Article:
It’s only logical: Davies v University Hospital of North Staffordshire [2014] EWHC 4004 (QB)

Case Background

This was a claim against the Defendant NHS Trust for failure to arrange a brain scan (either a CT or MRI) on two occasions in early 2001. The Claimant subsequently underwent a scan which revealed the presence of a tumour located in the frontal section of the brain. It was accepted by the parties that had a scan been undertaken on the dates in question (the 6th and 28th January 2001) the tumour would have been identified and that it could not be said that the tumour was the cause of her symptoms at that time.

The Claimant had a history of severe headaches which, on occasion, were accompanied by vomiting. On the 6th January the Claimant was suffering from a severe headache (indeed it was the evidence of her mother, which was accepted by the judge, that she was screaming in pain) so was taken to A&E by her mother. On that occasion the records note that the Claimant was vomiting and that antibiotics were prescribed for a sinus infection. Further information was recorded which suggested that the Claimant was vomiting because of the antibiotic prescribed (ciproxin) on a previous visit to hospital where the Claimant was diagnosed as suffering from sinusitis. A discharge summary was sent to the Claimant’s GP which recorded the treatment of Augumentin for 1 week; Augumentin being an antibiotic used for the treatment of sinusitis.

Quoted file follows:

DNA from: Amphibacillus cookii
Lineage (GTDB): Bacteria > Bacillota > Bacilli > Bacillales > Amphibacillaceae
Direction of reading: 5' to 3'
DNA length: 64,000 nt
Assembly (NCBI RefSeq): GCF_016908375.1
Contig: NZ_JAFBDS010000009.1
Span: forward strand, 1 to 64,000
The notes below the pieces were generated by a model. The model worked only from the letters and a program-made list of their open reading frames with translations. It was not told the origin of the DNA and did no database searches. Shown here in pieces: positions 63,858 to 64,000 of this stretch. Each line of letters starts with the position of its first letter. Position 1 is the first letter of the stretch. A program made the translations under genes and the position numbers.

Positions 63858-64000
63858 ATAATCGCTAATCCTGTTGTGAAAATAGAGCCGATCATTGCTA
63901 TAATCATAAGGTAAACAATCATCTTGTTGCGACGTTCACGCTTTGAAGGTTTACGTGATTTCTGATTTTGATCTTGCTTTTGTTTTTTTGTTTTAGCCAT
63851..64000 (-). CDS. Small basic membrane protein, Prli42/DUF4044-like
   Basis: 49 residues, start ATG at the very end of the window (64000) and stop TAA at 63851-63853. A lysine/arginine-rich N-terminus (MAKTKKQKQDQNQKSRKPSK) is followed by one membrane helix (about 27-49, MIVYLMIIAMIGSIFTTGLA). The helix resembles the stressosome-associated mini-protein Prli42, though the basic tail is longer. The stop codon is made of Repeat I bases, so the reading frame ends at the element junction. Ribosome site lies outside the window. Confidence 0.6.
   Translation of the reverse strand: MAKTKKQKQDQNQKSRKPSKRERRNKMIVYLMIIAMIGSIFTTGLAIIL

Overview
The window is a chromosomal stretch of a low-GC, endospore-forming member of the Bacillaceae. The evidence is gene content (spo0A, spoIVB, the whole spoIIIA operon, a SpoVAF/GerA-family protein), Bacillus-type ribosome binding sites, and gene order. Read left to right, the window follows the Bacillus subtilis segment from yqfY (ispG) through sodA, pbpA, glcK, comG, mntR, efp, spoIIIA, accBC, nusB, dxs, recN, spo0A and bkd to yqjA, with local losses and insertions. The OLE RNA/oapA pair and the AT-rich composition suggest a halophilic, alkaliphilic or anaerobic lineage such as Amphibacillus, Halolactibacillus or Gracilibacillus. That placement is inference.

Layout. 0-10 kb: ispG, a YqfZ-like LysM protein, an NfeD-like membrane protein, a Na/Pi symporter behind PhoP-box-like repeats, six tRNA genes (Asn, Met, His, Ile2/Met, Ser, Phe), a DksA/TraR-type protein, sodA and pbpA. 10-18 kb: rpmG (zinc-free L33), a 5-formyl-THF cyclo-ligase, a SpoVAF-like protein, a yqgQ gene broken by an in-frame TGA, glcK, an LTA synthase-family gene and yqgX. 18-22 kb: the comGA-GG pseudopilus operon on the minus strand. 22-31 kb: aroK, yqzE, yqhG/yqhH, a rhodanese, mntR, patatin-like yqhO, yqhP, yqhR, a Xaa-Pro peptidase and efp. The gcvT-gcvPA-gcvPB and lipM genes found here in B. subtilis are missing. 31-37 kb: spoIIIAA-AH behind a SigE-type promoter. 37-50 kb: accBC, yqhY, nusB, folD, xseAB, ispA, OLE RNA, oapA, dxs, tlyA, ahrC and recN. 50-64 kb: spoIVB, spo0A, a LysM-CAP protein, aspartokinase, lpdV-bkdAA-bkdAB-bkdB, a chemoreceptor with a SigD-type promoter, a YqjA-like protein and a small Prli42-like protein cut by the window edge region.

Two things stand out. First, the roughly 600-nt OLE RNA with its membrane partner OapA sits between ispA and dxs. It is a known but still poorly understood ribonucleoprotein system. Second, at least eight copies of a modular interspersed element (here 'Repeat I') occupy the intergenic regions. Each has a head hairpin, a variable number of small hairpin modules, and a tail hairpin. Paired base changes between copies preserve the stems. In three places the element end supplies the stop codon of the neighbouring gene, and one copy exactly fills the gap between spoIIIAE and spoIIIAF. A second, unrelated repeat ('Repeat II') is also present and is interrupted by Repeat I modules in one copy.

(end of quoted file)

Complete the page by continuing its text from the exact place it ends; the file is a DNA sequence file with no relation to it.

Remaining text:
On the 28th January 2001 the Claimant again complained of a terrible headache. The Claimant’s mother took her to see the out of hours doctor on two occasions that day. The Claimant was referred to the paediatric ward and was admitted with vomiting and a headache for 24 hours. The judge found as a fact that the treating doctor (Dr Rao) did consider the possibility of an underlying neurological condition as the notes identified that there was no evidence of morning headaches. In addition, Dr Rao investigated the fundus and found no signs of papilloedema. It was concluded that the Claimant was suffering from either a migraine or sinusitis. The notes advised a follow up by the Claimant’s GP and that a referral to an ENT specialist may be necessary.